I think most people have a cause: It could be breast cancer, ovarian cancer, prostate cancer, autism, diabetes, bullying, you name it.
Yes, mine is food.
Recent articles detailing the lack of proper safety inspections, regulations, honesty and common sense with regard to how the American food system works, what exactly we're feeding our children and how big of a risk we take every time we put fork to mouth have given me that heart-racing, terrified, angry feeling in my chest that you usually reserve for Mama Bear moments when your kid is about to run into the street or has just pulled a pair of scissors and a steak knife from a kitchen drawer.
I know what a lot of you are thinking. I get it. I've heard it said, in other venues: "Great! BPA is being replaced by other untested, potentially health-harming plastic alternatives. What's next, America?" I've even thought similar things myself when I'm feeling too poor and rushed to buy organic apples, strawberries, raspberries and blueberries (as grim as this sounds): Well, we're all going to die of something.
I, for one, would rather that not be from eating tilapia raised on pig feces.
Guys, this is NOT a joke! All off-the-cuff waving me off aside, how is this okay? The report on imported seafood alone shows that 27% of our seafood comes from China. FDA inspections "frequently" find the seafood to be contaminated. Salmonella, just one of the diseases we most often hear about in terms of food-borne illness, doesn't cause diarrhea and fever alone. It causes kidney failure. It causes stroke.
I know my readers well also, though — those who don't think I'm being alarmist and paranoid. You're shaking your head, saying to yourself, 'Oh, well I eat organic.' Honey, you're not exempt. Earthbound Farms is a prime example of an organic operation that has had to implement costly microbial tests after a nine-year-old girl almost died from eating their lettuce, which most consumers (rightfully) think is safer than its conventional counterpart.
'Oh, but I eat local, too.'
Beloved, every farm is local to someone.
I'm not here with all the answers, because, frankly, this is new and frightening and more maddening at every step. Food recalls are up. I've had food poisoning plenty of times, and I'm sure you have, too. The FDA "is trying, so far without success, to wrest back control of food inspection from the [food] industry."
Who are these spineless pushovers, and where the hell can I sign up to give them a FREAKING hand?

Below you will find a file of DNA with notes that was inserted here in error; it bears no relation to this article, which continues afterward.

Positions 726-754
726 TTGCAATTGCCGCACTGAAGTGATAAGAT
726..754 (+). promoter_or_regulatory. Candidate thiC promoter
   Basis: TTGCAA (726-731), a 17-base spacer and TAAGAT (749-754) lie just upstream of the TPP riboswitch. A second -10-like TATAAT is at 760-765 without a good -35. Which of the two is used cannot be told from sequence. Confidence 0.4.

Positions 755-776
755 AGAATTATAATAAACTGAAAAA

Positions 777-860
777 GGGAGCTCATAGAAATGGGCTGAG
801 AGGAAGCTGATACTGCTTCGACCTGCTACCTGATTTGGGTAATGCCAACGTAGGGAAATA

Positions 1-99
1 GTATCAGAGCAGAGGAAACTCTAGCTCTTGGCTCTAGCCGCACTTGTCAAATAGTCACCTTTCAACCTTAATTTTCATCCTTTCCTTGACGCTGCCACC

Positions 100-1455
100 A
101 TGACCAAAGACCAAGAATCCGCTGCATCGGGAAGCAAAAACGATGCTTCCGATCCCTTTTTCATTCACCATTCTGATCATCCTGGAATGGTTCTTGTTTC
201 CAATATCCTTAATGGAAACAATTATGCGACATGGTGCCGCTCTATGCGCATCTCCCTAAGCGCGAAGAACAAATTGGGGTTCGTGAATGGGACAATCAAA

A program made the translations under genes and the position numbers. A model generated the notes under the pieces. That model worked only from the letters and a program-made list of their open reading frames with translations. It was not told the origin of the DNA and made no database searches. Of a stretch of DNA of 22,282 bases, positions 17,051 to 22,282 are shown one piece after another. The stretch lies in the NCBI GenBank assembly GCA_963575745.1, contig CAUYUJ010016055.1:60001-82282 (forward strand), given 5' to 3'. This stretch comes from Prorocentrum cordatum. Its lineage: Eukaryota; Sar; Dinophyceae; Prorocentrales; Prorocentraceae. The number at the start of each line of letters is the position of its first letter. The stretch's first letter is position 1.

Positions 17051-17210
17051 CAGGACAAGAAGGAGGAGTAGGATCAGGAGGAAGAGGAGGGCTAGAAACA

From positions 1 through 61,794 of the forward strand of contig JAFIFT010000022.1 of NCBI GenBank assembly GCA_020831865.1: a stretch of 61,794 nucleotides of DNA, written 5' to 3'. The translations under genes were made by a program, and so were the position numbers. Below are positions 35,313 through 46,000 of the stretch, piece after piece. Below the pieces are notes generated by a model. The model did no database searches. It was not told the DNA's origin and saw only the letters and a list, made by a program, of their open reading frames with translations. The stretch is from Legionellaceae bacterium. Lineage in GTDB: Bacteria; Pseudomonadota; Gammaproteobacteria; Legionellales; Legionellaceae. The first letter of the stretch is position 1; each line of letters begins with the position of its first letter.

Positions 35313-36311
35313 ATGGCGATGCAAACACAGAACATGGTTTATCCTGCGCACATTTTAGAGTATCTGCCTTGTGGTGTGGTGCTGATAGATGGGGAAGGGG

When senators, prime-time journalists and former presidents are either too uneducated, afraid or unwilling to even address the issue of GMOs in our foods (genetically modified organisms — banned or significantly restricted in over 50 countries in Europe, Asia, Australia and the Middle East but not in North America — which cause tumors, kidney and liver damage and premature death when tested on animals), it doesn't give me much hope for a few cases of nausea and vomiting. Are we waiting for more people to die, sometimes without even ingesting the contaminated food, before we do anything about this?
Yes, I may sound alarmist. Yes, I may sound paranoid, angry, afraid and on the rampage.
But you see, I have children. Children who I now feel like I don't know what to feed and when, children who I'd like to be around to care for, children who may even have another brother or sister one day if we all manage to stay safe, happy and healthy in a world where food poisoning, cancer, diabetes, heart disease and a whole host of other systemic ailments can most certainly be linked to what we eat.
This is it.
This is my cause.
I know that my posts have been vacillating from food to religion to spirituality and back again, and I can't guarantee that won't continue to be the case even as I continue to study the research on this issue and struggle with what to put on the table three times a day, not including what my 2-year-old snacks and grazes on 24/7. But as you've seen, I've been making changes. I've been sticking to my Stuff Diet, implementing new tools to help us stick to our budget and relying on real-food meal plans even when I would have ordered take-out in the past because I was too tired, busy or stressed out to cook.
So now more than ever it's time to keep my nose to the grindstone and really analyze every food purchase to the best of my ability. I'm going to talk to my local farmers to find out how their food is inspected, tested, stored and shipped. I will put my foot down when my son wants crackers that wouldn't be possible without GMO corn. I may be one tiny voice (a small "fish" in a big, black, choppy sea) that even my 2-year-old can overpower at times, but this is me, continuing to pledge my good intentions, ignoring that age-old aphorism about the fiery depths below. We can all only do our best, but in order to keep up with these crazy-ass food regulations (the lack thereof, really), we need to stay on our toes and constantly make that best BETTER.
Stay on the lookout for more resources, posts, news items and solutions from me and the people I do trust when it comes to what goes in my mouth and the mouths of those I feed.
We all need someone to journey with us every day, through school and work and meals and leisure.
I hope to do that, to a certain extent, for my readers, with regard to what interests me most and what I write about here.
Oh — and one more thing — if I'm not "your person" (important Grey's Anatomy reference intended) when it comes to who you trust and where you go for the latest on-line opinions about all things food, finance and faith (I think I stole that from Katrina), make Someone Else your person. Just have a person. Earthly or other-worldly, it would be unwise to go it alone. I just don't think the ignorance-is-bliss attitude is going to cut it anymore.